Furthermore, Russia’s support for the fourth round of UNSC sanctions against Tehran on behalf of the Zionist regime – has made it imperative that in order to make sure that Russian fulfil their contractual obligations – Islamic Republic must establish some ‘bargaining chips’. These could include advancing Iran’s legitimate interests in the Caucasus and Central Asia – the two region which have already become Russia’s ‘soft belly’. Tajikistan and Azerbaijan would be the most suitable places to start with. Georgia has already moving away from Israel towards Iran.

Turkey and Brazil votes against the new round of UNSC sanctions against the Islamic Republic – is one of the greatest diplomatic achievments and an unexpected slap on the face of P5+1.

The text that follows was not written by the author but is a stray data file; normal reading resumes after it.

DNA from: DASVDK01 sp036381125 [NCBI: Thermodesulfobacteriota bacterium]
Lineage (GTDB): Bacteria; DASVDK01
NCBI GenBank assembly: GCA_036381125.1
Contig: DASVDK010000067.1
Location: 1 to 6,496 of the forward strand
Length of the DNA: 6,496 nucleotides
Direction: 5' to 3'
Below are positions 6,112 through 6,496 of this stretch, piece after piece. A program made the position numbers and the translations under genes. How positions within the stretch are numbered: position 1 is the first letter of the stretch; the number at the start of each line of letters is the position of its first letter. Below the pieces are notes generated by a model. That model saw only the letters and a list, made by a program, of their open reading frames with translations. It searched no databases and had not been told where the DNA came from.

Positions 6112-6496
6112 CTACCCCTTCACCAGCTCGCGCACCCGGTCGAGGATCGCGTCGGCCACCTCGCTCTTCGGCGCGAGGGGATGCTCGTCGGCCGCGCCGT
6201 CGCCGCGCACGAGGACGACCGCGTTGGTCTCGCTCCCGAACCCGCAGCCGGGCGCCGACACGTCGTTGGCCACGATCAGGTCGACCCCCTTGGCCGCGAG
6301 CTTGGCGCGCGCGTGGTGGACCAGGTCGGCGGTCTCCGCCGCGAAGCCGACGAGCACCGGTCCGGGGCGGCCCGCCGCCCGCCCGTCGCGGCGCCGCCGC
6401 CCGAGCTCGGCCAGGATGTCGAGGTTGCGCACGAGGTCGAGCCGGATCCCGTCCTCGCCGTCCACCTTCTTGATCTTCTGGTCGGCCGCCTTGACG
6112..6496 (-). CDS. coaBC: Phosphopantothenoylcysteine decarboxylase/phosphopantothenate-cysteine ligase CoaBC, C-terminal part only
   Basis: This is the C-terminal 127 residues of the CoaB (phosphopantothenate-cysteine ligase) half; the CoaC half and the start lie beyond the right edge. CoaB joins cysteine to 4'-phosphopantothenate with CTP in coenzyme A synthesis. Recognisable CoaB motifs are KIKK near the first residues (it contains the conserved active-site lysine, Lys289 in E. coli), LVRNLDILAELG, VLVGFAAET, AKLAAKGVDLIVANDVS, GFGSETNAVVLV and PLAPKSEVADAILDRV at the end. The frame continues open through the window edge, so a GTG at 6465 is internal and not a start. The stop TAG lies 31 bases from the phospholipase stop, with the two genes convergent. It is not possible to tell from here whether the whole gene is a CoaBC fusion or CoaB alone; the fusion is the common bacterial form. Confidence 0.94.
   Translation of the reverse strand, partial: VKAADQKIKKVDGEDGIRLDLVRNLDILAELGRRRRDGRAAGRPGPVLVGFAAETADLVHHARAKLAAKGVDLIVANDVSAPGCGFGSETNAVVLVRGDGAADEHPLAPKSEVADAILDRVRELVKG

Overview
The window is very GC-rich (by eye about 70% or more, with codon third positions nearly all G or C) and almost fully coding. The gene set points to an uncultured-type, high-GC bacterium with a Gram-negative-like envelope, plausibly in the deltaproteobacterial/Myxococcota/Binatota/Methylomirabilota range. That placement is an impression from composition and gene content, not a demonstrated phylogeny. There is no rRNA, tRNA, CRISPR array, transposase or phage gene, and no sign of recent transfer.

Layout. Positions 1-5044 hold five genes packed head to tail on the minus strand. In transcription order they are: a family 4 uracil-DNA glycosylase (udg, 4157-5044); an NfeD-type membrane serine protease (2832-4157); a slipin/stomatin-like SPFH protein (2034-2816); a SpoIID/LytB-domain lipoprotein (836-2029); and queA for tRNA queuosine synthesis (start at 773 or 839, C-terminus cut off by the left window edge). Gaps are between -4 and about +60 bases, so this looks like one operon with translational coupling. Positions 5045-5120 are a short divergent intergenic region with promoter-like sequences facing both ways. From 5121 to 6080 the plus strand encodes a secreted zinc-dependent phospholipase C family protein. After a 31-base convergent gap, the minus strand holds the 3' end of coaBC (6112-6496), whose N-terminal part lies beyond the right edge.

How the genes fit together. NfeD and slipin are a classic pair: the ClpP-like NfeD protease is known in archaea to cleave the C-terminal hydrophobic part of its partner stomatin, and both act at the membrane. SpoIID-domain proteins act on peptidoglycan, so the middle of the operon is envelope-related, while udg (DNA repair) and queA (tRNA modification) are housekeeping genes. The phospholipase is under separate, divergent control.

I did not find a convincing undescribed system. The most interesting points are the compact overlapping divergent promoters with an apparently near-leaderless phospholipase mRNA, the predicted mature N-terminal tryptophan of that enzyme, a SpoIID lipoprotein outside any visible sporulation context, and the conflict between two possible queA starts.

Maksud Djavadov in an article, titled Islamic Iran\’s options in dealing with Russia, wrote:

Russia’s support for the latest round of US-engineered sanctions, passed on June 9 against Islamic Iran at the UN Security Council,  can be seen as a blessing in disguise for Tehran. Russia’s subordination to the strategic goals of the US, which is to eliminate the Islamic government in Iran at any cost, has clarified Iran-Russia relations. It has also cleared the simplistic perspective that Iran and Russia were somehow strategic allies. Until now Russia and Iran could not clearly define their relationship, but Russian support for the latest round of anti-Iran sanctions and President Ahmedinejad’s warning to Russia clearly shows that Iran and Russia do not share a common vision of the world.